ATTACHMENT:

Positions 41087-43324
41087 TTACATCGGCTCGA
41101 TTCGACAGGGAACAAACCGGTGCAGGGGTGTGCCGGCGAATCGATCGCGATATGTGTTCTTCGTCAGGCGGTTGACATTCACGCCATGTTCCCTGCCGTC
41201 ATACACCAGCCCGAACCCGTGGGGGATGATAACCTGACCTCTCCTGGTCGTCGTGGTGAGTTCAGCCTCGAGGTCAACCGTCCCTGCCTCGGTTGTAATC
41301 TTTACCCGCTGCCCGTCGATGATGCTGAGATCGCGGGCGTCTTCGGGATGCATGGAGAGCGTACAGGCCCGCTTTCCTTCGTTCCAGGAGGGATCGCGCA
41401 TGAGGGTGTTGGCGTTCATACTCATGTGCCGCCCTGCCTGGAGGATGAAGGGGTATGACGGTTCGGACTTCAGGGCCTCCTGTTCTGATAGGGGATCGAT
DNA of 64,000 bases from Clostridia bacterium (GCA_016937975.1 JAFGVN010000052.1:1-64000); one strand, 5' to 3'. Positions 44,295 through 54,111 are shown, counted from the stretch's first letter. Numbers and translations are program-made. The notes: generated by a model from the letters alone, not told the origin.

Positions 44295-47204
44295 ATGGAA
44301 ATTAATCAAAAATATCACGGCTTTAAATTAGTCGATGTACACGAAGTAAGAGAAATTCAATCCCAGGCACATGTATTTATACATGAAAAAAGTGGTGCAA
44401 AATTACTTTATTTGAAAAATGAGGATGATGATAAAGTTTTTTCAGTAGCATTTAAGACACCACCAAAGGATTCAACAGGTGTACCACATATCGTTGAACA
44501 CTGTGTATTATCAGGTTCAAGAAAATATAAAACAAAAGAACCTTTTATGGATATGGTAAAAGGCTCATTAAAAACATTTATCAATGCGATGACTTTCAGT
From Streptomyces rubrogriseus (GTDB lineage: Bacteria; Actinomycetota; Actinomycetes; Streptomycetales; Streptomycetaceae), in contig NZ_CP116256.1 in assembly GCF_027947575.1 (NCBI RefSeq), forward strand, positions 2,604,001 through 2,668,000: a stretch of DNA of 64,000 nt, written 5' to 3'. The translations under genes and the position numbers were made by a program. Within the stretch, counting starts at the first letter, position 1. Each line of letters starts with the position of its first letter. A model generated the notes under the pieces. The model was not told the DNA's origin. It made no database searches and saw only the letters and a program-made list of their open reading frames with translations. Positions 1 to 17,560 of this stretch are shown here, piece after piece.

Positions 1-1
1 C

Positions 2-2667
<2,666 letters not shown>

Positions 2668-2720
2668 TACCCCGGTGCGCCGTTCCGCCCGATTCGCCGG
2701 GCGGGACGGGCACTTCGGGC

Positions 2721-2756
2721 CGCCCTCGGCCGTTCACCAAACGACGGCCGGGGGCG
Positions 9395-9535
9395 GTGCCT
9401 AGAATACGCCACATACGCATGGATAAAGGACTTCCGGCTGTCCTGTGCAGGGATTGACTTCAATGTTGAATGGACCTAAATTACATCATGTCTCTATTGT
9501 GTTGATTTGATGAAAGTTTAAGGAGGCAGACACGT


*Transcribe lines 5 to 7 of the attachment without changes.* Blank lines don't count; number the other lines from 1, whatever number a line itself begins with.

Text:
41301 TTTACCCGCTGCCCGTCGATGATGCTGAGATCGCGGGCGTCTTCGGGATGCATGGAGAGCGTACAGGCCCGCTTTCCTTCGTTCCAGGAGGGATCGCGCA
41401 TGAGGGTGTTGGCGTTCATACTCATGTGCCGCCCTGCCTGGAGGATGAAGGGGTATGACGGTTCGGACTTCAGGGCCTCCTGTTCTGATAGGGGATCGAT
DNA of 64,000 bases from Clostridia bacterium (GCA_016937975.1 JAFGVN010000052.1:1-64000); one strand, 5' to 3'. Positions 44,295 through 54,111 are shown, counted from the stretch's first letter. Numbers and translations are program-made. The notes: generated by a model from the letters alone, not told the origin.